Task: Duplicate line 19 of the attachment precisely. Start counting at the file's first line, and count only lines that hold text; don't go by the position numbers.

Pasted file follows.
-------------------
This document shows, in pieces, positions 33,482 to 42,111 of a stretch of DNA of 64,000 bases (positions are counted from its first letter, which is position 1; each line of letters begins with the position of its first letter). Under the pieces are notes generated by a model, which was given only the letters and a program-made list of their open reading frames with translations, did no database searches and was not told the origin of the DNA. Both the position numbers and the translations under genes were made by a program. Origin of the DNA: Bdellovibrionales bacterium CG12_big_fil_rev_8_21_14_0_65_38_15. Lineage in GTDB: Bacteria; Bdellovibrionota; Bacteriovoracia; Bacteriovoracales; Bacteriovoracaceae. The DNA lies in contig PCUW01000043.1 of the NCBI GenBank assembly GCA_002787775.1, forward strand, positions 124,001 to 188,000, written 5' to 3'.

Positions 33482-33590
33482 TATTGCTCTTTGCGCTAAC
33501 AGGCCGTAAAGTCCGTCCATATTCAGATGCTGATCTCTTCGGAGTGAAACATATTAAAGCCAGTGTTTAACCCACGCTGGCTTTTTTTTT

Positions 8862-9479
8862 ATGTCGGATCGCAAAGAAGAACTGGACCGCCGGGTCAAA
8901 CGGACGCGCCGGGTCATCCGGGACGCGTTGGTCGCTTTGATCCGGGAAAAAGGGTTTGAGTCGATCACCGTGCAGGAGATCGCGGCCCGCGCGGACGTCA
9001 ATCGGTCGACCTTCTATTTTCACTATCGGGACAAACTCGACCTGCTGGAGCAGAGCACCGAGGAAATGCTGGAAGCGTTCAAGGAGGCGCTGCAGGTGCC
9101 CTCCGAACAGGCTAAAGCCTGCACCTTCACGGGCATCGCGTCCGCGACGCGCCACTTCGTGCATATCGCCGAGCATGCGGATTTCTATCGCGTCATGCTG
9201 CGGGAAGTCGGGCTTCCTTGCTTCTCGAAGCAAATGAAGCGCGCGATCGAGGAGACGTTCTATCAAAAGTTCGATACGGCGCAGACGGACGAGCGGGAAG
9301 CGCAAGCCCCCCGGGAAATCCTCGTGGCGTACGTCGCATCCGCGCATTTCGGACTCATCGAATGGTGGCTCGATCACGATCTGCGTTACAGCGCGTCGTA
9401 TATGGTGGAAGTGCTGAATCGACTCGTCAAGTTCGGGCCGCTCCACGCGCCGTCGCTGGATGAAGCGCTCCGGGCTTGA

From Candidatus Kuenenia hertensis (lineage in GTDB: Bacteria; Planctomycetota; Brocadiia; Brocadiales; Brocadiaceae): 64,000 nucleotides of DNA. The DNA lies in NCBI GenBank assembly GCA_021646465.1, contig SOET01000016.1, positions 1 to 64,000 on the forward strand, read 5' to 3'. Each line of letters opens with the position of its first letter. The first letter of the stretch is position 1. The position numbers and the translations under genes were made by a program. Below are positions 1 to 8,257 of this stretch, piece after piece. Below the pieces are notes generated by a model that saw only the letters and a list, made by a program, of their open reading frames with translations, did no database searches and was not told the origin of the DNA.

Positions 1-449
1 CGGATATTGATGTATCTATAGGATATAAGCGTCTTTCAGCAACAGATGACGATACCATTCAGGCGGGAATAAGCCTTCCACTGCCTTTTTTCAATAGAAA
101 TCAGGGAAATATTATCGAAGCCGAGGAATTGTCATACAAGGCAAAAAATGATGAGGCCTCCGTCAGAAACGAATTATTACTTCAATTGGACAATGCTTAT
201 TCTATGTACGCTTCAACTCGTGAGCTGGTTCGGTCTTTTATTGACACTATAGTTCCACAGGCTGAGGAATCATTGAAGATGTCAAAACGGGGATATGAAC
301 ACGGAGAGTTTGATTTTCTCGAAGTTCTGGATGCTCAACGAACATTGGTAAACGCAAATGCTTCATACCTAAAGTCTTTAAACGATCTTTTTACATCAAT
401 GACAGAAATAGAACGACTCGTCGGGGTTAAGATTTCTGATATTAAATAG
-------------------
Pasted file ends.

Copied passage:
401 GACAGAAATAGAACGACTCGTCGGGGTTAAGATTTCTGATATTAAATAG